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"Global warming" and "the ozone hole" are not synonymous.

Global warming is the increase in average atmospheric and oceanic Earth temperature.

Ozone depletion is the chemically-induced destruction of the upper-atmospheric supply of a molecule composed of three oxygen atoms.

The "ozone layer" is in reality the stratosphere, extending from about ten to about thirty miles (15 to 50 kilometers) above the Earth surface. The stratosphere contains about 90% of atmospheric ozone, and while the concentration there is less than 10 parts per million, that quantity of the molecule makes the layer relatively opaque to a range of short ultraviolet waves.

These short ultraviolet waves have a powerful influence upon biological tissues — all of which have evolved to thrive within a narrow range of their potency.

The ozone hole, a seasonal gap above the Antarctica that is as big as some other continents, is not explicitly related to global warming — nor is the apparent progressive general depletion of ozone within the stratosphere.

Global warming is accountable for a wide range of collateral ecological effects — and, of course, there may be some correllations between warming and the presence of ozone. Ozone pollution, for example, in the tropospheric region, nearer the surface, may be a contributor to global warming.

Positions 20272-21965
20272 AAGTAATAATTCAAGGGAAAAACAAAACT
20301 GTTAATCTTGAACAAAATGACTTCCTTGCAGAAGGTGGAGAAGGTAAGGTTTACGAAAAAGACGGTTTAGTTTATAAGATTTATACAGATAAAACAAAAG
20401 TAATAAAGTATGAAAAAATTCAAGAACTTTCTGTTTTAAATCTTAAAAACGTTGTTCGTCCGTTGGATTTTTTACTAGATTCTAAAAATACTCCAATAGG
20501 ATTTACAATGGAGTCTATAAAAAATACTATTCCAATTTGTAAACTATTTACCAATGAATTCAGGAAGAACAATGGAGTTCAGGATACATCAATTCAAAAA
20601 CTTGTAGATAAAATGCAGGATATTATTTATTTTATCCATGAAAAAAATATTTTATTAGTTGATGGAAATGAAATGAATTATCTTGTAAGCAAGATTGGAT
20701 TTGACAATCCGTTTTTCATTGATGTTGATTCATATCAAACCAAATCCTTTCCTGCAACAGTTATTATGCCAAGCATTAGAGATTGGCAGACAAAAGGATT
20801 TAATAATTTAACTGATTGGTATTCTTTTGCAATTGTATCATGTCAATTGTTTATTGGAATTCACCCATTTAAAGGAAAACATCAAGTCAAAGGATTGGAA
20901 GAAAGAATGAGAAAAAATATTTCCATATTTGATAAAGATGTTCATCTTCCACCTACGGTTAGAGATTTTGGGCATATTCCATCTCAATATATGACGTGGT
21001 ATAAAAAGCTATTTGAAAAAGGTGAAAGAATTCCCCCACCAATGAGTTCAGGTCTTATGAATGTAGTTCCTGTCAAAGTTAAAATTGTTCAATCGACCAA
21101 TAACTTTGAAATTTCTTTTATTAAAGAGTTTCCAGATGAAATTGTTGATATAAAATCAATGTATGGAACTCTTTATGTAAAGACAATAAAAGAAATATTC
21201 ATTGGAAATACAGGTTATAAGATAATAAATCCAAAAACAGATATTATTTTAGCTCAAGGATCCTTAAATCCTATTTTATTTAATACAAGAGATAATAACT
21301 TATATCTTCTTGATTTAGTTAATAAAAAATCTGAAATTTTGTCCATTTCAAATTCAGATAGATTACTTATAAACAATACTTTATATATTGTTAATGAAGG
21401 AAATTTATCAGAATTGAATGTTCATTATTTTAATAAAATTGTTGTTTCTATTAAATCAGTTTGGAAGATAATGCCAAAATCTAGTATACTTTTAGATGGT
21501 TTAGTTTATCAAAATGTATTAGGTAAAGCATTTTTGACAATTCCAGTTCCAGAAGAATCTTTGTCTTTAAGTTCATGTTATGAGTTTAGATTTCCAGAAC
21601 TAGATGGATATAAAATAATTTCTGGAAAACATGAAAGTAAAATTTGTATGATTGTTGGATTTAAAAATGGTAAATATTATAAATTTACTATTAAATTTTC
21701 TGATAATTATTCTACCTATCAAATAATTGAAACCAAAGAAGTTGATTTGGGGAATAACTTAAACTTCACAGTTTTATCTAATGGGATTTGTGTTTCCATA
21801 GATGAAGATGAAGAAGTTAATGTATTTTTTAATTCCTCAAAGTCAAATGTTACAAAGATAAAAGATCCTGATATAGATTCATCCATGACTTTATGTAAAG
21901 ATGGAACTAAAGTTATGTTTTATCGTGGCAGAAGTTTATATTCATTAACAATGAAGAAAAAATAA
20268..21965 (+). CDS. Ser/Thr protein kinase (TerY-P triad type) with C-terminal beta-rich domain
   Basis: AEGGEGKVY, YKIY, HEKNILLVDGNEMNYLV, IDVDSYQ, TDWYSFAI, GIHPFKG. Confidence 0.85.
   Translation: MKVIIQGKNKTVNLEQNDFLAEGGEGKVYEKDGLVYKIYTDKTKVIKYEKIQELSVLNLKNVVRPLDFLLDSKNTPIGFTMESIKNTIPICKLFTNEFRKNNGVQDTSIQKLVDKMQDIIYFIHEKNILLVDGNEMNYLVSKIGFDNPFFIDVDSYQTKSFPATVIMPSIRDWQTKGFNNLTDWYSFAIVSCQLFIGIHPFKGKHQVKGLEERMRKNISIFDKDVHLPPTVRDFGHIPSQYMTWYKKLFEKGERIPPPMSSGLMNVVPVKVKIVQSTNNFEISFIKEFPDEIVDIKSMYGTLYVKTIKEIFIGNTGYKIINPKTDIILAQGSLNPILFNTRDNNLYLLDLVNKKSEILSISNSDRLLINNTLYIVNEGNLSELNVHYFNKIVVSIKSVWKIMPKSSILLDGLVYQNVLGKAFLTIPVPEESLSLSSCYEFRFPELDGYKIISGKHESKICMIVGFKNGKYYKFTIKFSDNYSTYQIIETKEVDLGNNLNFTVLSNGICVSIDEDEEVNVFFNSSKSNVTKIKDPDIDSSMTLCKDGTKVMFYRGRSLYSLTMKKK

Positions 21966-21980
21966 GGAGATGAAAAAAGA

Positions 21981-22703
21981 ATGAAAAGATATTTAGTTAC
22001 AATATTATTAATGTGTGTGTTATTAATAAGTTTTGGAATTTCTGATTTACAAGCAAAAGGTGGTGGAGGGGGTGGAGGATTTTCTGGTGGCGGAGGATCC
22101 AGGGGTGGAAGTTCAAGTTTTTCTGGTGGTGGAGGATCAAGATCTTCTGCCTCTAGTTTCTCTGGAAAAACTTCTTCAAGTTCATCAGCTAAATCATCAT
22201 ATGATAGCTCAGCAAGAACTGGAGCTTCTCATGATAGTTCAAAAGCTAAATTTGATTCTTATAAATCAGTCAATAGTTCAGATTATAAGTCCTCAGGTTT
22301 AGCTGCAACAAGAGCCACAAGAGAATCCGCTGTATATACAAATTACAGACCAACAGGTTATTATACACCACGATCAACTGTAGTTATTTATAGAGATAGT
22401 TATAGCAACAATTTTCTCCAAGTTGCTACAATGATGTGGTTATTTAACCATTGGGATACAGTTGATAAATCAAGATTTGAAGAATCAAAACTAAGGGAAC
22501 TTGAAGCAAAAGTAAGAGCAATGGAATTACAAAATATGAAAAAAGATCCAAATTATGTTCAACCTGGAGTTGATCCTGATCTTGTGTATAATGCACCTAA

And — in the best theories — both of these problems are exacerbated* by human industry.

The issues are correlated, in that way. But global warming and the depletion of stratospheric ozone are two separate phenomena.

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* Most study seems to show that the depletion of the ozone is caused by humans.

Fluctuation within the average global temperature is a natural phenomenon. A large and growing set of data supports the idea that carbon pollution is contributing to the current warming of the planet's atmosphere.

Most educated people believe that carbon pollution is the greatest factor in the modern warming trend — and that human behavior is primarily culpable.

The crucial factor appears to be the production of carbon dioxide by the burning of fossil fuels. This, in diplomatic terms, is "the best theory."

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